JANESVILLE, Wis. – Education officials in a rural Wisconsin school district find it "disturbing" and "upsetting" that someone had the nerve to spread public information to the public.
A flier distributed last weekend reportedly contained salary figures for hundreds of teachers in the Janesville school district. The salary information was obtained through a legal freedom of information request, then distributed to the public by the Milwaukee-based Citizens for Responsible Government.
The flier also contained a "parents rights protection form," which was designed to be detached and sent to Janesville Superintendent Karen Schulte (pictured above). The form requests that "my child be assigned to a classroom taught by a non-radical teacher during the 2012-13 school year."
Schulte told the newspaper that if she receives any of the forms, "they're going in the trash."
School and union officials acknowledge that the salary information contained on the fliers is public information. People have an absolute right to know compensation figures for all public employees, from President Obama all the way down to the kindergarten teacher who lives down the street.
Yet the education establishment in Janesville found the flier deeply offensive.
"It's disturbing, it's upsetting," Janesville Education Association President Dave Parr told Channel3000.com.
"I feel like it's vindictive against teachers," Schulte was quoted as saying.
Janesville union has been nothing but greedy
School spending has become a topic of great public concern in recent years, as tax revenues have slowed and school budgets have shrunk.
Citizens who previously knew little about school spending are suddenly starting to ask questions. And they are learning that roughly 75% of a typical school's general fund is spent on salaries and benefits for union employees.
Given that fact, a growing number of people believe school unions should accept some concessions to help their districts get through the recession without making budget cuts that negatively impact students.
In most school districts in Wisconsin, a new state law (Act 10) has taken away most collective bargaining privileges from teachers unions. That means most school boards are free to manage their budgets (including labor costs) without union interference.
Recent reports indicate that Act 10 has saved Wisconsin schools millions of dollars, and state taxpayers more than $1 billion.
But the Janesville teachers union signed a new contract with the district about a year before Act 10 became law. Janesville teachers can sidestep Act 10 and keep the full salaries and benefits mandated by their contract until it expires in 2013.
Over the past year the school board has repeatedly asked the union for some type of concessions to help erase a $9 million deficit, but the union, protected by its contract, has repeatedly refused. Their refusal led to the layoffs of 100 employees last fall, including 70 low-seniority teachers, and larger class sizes.
More layoffs and program cuts are anticipated for the 2012-13 school year, according to officials.
At one point the school board offered the union a deal. It guaranteed no layoffs and no increases in the small amount that teachers pay toward their insurance costs, if the union would allow members to pay more toward pension costs over the next few years.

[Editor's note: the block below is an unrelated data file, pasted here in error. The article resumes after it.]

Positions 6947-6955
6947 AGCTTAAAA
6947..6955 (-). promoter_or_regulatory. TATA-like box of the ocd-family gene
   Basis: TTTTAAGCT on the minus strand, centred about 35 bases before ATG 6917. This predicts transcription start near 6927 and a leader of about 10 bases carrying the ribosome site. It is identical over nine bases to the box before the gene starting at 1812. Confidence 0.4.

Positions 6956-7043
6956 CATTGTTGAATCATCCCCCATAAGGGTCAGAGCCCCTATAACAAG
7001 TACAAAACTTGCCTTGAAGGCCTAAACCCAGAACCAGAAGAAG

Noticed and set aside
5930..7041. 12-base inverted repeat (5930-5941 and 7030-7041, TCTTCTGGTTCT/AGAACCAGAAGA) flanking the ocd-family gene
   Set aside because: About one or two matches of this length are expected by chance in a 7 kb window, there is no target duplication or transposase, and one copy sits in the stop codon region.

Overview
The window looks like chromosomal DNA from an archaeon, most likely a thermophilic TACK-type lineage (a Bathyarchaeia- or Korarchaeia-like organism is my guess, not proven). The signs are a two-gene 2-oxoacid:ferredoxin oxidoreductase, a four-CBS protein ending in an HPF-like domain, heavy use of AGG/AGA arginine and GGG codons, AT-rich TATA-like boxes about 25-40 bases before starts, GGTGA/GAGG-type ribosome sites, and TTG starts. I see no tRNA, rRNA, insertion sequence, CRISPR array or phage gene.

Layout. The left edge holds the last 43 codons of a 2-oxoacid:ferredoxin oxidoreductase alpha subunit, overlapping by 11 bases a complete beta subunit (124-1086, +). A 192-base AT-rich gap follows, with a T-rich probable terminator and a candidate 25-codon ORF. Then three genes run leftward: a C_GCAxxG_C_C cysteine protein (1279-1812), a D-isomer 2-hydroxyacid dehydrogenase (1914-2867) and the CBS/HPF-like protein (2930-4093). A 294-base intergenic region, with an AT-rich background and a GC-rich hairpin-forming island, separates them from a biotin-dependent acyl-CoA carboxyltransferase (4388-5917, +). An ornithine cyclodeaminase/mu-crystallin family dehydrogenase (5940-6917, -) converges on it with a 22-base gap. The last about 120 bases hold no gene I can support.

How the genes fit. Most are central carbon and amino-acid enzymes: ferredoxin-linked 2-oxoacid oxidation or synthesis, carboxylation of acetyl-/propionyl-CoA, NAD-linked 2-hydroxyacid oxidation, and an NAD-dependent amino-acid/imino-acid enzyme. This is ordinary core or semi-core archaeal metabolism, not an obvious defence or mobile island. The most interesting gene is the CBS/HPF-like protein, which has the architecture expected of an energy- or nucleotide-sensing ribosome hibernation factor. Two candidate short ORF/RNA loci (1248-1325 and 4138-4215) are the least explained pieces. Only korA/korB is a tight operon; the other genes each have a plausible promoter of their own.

The union again said "no" so it's no surprise that there's a sudden interest in the amount of compensation going to Janesville teachers. A debate over local school spending priorities is not only proper, but long overdue in Janesville and the rest of Wisconsin.
For more details about the Janesville standoff, and similar union-created dilemmas across Wisconsin, check out our report, " The Bad Old Days of Collective Bargaining: Why Act 10 Was Necessary for Wisconsin Schools."
Parents have a right to demand non-political teachers
Wisconsin parents have every reason to be concerned about politically zealous teachers. Since the adoption of Act 10, the state has been awash with reports of teachers using class time to rail on Gov. Scott Walker and other Republicans who passed the new law.
In Racine, several radical teachers recently helped a group of teens write a "Student Bill of Rights," which was presented to the local school board. Somehow this list of proposed student rights included a demand to reinstate full collective bargaining for union teachers.
When a former Racine school board member accused the teachers of coaching the students, he was threatened with a lawsuit by the Wisconsin Education Association Council, the state's largest teachers union.
There are plenty of other examples. Bob Peterson, president of the Milwaukee Teachers Education Association, is a major contributor to "Rethinking Schools," a national publication that promotes the teaching of the left-wing interpretation of "social justice" in public school classrooms.
One of Peterson's readers is Kate Lyman, a Madison third-grade teacher who spent hours of classtime leading a discussion of Act 10, all from a pro-union point of view. At one point she showed students a PowerPoint presentation, with photos from the Madison Act 10 protests next to photos from the 1960s civil rights movement.
"We talked extensively about rights, in the context of both the civil rights movement and the capitol protests," Lyman wrote in an article for Rethinking Schools. Of course the third-graders were given no opportunity to hear the other side of the story from an Act 10 supporter.
If school administrators won't stop this type of nonsense, parents have every right to request - or even demand - that their children be assigned to non-political classrooms. If Schulte refuses to respect those demands, the school board should closely reconsider her fitness for the job.